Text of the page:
On Oct. 14, a month out from the start of the 2014-15 season, we asked a simple question: Is scoring stuck?
Three months and five days later, we have an official, indubitable, irrefutable answer: blerg.
Allow us to translate: yes. Yes, scoring is down again. Yes, the game is still getting slower. Yes, the progress made in the early portions of 2013-14 -- when the NCAA men's basketball rules committee changed the rules to enhance freedom of motion, when the game got faster and more offensive for two whole months! -- have been squandered entirely. Yes, our hope -- that the NCAA's first organized response to decades of snowballing sloth could be sustained -- was misplaced. Yes, the game is less watchable than ever. Yes, it's all mildly depressing.
After a brief and minor uptick a year ago, the 2014-15 season is on pace to be the slowest, lowest-scoring ever. That was the case back in 2012-13, too. And the year before that. And the year before that. And back through the archive, back to the early 1990s, when the game started getting slower and never really stopped.
Before we go further, the actual problem is worth clarifying. The issue isn't not scoring. It's pace. Even as the game slowed to a halt over the past two decades, points per possession rose. Offenses score more efficiently when tempo goes down. When tempo goes down, though, teams score fewer points overall, which, along with a constant stream of anecdotal evidence -- clogged interiors and constantly held cutters -- fuels the perception of offensive woes. In any case, the trends are bad.
That dynamic is exactly what makes this problem so difficult. It's one thing to make new restrictions about contact, or change the block-charge call. What rule could force the game to be faster?
On Monday, USA Today reporter Nicole Auerbach asked Belmont coach and rules committee chair Rick Byrd exactly that. Byrd acknolwedged the game's widespread issues ("I'm not sure I've inherited this role at the best time," he said) -- issues which have led to a slight downtick in viewership numbers this season -- and said the rules committee is just as aware of them as ever. But he is equally unsure of what rules changes would make a positive impact:
"They don't want the game to slide into a point where it's not enjoyable, where it's sluggish, where it's ugly -- use all the words you want to," Byrd said. [...]
Right now, Byrd isn't so sure exactly what changes would actually help offenses — he personally believes that shortening the shot clock could help defenses more and would also cause the sport to lose its unique styles of play -- and is hesitant to suggest changes just to try them out.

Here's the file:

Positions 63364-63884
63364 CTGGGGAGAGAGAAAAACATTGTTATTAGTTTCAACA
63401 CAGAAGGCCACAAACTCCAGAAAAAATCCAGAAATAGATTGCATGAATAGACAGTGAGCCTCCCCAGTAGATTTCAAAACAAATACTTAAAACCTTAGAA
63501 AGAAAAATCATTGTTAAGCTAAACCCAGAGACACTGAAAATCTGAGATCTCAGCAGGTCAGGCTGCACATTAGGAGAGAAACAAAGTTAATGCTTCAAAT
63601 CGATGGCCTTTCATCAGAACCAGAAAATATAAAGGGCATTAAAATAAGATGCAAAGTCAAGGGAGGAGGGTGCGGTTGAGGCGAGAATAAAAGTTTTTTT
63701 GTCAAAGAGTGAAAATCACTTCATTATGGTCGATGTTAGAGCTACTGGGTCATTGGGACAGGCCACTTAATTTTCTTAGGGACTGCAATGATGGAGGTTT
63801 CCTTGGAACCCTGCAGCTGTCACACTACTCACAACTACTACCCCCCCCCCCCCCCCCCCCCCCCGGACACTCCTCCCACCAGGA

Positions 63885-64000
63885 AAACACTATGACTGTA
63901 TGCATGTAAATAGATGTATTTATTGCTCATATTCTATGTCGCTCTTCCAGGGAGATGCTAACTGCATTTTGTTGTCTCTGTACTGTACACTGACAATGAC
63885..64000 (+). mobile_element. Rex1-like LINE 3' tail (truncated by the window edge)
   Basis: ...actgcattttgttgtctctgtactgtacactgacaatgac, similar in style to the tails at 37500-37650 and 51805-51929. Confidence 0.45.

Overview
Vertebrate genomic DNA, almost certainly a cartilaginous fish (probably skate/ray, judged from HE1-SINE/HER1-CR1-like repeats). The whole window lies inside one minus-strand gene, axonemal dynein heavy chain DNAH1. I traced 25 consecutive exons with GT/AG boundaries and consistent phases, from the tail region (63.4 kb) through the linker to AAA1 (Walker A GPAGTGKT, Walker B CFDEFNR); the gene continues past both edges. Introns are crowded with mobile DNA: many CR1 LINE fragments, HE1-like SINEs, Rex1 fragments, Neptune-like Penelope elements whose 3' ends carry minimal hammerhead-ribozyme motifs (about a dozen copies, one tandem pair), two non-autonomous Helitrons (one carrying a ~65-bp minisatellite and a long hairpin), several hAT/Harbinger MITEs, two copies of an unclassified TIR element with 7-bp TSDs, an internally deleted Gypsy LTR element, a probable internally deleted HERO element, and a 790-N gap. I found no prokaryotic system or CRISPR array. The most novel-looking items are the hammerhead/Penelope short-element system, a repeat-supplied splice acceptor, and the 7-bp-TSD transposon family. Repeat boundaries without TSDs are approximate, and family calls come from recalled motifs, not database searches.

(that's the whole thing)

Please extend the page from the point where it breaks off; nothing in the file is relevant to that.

"The job the committee has is to make college basketball the best game it can be," Byrd said. "If you're going to make a rule change, you better make sure it's the best for the game."
Byrd's hesitance to shorten the shot clock is shared by many. It's also well-founded. After all, college basketball was at its fastest in the 45-second shot clock era. As the NCAA gradually shortened it -- first to 40 seconds, then to 35 -- the game didn't speed up. It slowed down. Slower play still meant more points per possession. The maximum length of those possessions did little to change coaches' incentives. Likewise, some worry that the more obscure styles of play, which give college basketball its stylistic variance, would be anesthetized by a shorter clock.
The counterpoint is one Fred Hoiberg made on College GameDay Saturday morning. Hoiberg is in favor of a 24-second shot clock, he said, because so many modern offenses spend so much of their shot clock running "false motion" sets before eventually relenting and setting up what they always wanted in the first place: a high ball-screen. Not everyone plays this way, of course, but ball-screens are more pervasive than ever. Perhaps a shorter shot clock would force offenses as a whole to play more a more direct, north-south style -- and maybe just faster overall.
Meanwhile, what happened to freedom of motion? Along with the block-charge change, the rules put in place two summers ago gave offense a tangible boost, even if much of it came in the form of free throws. The adjustment period was awkward, but the hope was officials in every league could maintain their November 2013 emphases over a number of seasons. Instead, the freedom of motion rules were abandoned in a few months. This season, officials have reworked the block-charge call to be fairer "or more favorable" to defenders. It's like last season never even happened.
There are a lot of reasons why college basketball is slower and less scoring-inclined than ever. None of them are particularly easy to solve. Every prospective solution has its detractors, and those detractors have solid points. Everyone should be able to agree on two things: 1) Whatever gains were made a season ago have now been lost entirely, and 2) something has to be done.
The alternative is an infinite downtempo deathmarch -- a future when the game is fun to watch only when the viewer has a rooting interest. No one, least of all the NCAA, wants that.